The father of Major General Harold J. Greene on Wednesday described his son, killed in an Afghanistan insider attack a day earlier, as "unique to the military," a popular kid whose intellect led to his military success.
In an interview at his home in upstate New York, Harold F. Greene told the story of a boy who made a city out of a sand dune, was so smart that Guilderland High School allowed him to skip his senior year, and, as an adult, shaped the weapons used by the military.
"(He) was a kid I could be proud of," his father said. "It's our country that lost, really."
The eldest son of Harold F. Greene and his wife Eva, who died in February 2013, found an "accidental" route to his military career, his father said. During his freshman year at Rensselaer Polytechnic Institute in Troy, New York, he enrolled in the ROTC program to fulfill a physical education requirement required by the college.
His ROTC performance earned him a full academic scholarship, a boon for the family with two other boys about to enter college as well. It also gave his family and the military a preview of what Greene would become, as he rose to Cadet Commander and earned the rank of Second Lieutenant upon graduating from RPI - with both bachelor's and master's degrees - and began his military career.
Greene visited most of the U.S. combat zones during his military career, but was never put on the front lines. His role was more technical, dealing with the processes of developing and implementing weaponry. His father said that the drone program is a byproduct of his son's early career.
"He was unique to the military," his father said. "He was performing a function that took in everything from research to development and he helped develop weapons systems that really help save a lot of lives in the field."
As a captain, he married his wife, then-Captain Sue Myers. Myers, now a retired colonel, who is a professor at the U.S. Army War College in Carlisle, Pennsylvania, where the family has a home. The couple has two children, Amelia and Matthew, who is a West Point graduate and a first lieutenant in the Army.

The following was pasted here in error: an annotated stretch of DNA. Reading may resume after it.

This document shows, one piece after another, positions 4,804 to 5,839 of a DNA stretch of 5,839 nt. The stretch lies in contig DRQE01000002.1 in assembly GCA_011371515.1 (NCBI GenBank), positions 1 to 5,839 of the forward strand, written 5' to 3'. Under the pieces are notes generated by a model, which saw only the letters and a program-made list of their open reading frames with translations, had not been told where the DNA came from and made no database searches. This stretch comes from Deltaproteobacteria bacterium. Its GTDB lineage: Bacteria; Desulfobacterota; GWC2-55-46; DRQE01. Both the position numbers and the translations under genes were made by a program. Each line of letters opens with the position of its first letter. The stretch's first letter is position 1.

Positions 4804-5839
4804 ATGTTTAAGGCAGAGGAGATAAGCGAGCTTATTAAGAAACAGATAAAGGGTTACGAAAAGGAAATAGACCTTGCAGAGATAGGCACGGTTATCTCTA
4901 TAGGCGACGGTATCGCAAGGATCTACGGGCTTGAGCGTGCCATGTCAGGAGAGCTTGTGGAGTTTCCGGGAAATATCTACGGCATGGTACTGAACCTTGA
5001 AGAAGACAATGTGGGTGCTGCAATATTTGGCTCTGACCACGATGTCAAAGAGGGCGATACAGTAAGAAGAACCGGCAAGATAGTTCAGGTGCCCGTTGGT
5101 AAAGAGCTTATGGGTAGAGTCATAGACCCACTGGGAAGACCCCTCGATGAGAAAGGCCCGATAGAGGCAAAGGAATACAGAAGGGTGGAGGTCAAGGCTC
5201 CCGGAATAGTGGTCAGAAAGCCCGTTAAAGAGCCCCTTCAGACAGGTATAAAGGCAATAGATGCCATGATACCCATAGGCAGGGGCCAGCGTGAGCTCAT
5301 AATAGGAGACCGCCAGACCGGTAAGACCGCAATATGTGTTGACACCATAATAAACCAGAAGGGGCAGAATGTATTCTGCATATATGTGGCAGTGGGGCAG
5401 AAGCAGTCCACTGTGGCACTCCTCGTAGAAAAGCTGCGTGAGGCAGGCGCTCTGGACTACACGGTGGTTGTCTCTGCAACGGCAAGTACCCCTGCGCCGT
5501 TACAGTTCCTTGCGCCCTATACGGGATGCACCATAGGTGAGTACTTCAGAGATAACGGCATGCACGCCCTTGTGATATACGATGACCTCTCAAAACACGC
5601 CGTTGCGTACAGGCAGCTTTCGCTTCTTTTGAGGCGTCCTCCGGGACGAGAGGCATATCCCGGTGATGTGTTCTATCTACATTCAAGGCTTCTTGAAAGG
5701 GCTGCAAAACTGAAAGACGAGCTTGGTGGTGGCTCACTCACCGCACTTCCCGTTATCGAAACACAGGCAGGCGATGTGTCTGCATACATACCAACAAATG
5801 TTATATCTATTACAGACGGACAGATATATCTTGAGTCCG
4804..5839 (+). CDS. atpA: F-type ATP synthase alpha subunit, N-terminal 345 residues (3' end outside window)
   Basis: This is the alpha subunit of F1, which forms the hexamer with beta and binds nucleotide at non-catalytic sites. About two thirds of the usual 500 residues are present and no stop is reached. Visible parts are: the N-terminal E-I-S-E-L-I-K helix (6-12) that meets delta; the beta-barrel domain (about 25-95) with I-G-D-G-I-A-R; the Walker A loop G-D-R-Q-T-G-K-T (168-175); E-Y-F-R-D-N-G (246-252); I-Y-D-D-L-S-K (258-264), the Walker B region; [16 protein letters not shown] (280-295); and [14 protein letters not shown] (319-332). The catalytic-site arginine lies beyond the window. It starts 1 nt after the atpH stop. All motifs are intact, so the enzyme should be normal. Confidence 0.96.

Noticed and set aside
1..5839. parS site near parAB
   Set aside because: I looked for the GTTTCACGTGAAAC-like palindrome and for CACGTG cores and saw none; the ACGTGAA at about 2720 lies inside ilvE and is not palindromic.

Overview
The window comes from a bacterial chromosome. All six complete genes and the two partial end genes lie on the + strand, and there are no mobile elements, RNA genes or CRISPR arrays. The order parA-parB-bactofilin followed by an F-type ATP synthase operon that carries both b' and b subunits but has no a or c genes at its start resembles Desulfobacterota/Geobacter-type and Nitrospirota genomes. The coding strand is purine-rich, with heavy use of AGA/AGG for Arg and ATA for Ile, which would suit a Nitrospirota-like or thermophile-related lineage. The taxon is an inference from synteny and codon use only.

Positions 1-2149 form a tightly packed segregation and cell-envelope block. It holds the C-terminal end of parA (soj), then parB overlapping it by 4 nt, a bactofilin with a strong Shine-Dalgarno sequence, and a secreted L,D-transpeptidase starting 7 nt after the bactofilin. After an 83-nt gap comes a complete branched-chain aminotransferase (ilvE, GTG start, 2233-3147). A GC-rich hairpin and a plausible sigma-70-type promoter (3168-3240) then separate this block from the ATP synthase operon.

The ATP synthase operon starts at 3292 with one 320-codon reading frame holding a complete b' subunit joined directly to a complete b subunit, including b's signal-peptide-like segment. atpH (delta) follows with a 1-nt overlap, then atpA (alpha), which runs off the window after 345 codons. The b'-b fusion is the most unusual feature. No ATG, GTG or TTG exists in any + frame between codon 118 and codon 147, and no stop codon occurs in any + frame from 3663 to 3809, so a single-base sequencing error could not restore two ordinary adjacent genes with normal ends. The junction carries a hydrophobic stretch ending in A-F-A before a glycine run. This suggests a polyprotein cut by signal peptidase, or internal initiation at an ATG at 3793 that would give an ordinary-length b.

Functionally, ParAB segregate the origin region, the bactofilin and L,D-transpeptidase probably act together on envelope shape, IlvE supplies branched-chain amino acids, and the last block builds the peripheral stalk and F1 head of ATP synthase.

Greene had received his second star as a general and was eligible to retire, but he opted to continue his career.
The last time the elder Greene saw his oldest son was December, but it was just a coincidence that it was around the winter holidays. Major General Greene made it a point to visit his family whenever he returned from a tour.
He was shot and killed in Afghanistan on Tuesday. His body will arrive at Dover Air Force Base early on Thursday and he will be buried at Arlington National Cemetery.
The Afghan who opened fire on the high-ranking delegation visiting a military complex in Kabul that included Greene had served in the army for three years, an Afghan defense official said on Wednesday.
In the immediate aftermath of Tuesday's attack, the Defense Ministry had described the gunman, who was also killed, as a "terrorist in army uniform", indicating its belief he was an Islamist militant who had infiltrated the army from outside.
While details about the identity of the soldier and his motivation remain sketchy, the fact that he had spent so long in the army before turning on fellow soldiers is likely to be a major line of inquiry in an investigation launched on Wednesday.
"What motivated the shooting is still under investigation, but the shooter was an army soldier, not a terrorist from outside the base," said the official.
Initial findings from the investigation were due to land on Afghan President Hamid Karzai's desk by the evening.
Greene was the most senior U.S. military official killed in action overseas since the war in Vietnam. A German general was also among 14 coalition troops wounded after the man opened fire with a light machine gun.
The attack has raised fresh questions about the ability of NATO soldiers stationed in Afghanistan to train local forces, and will undermine trust between them at a crucial time.
Most foreign soldiers plan to withdraw from the war-torn country by the end of 2014, but, recognizing the challenge Afghan forces face in battling a vicious insurgency led by the Taliban, a contingent could remain beyond the deadline in a training and counter-insurgency role.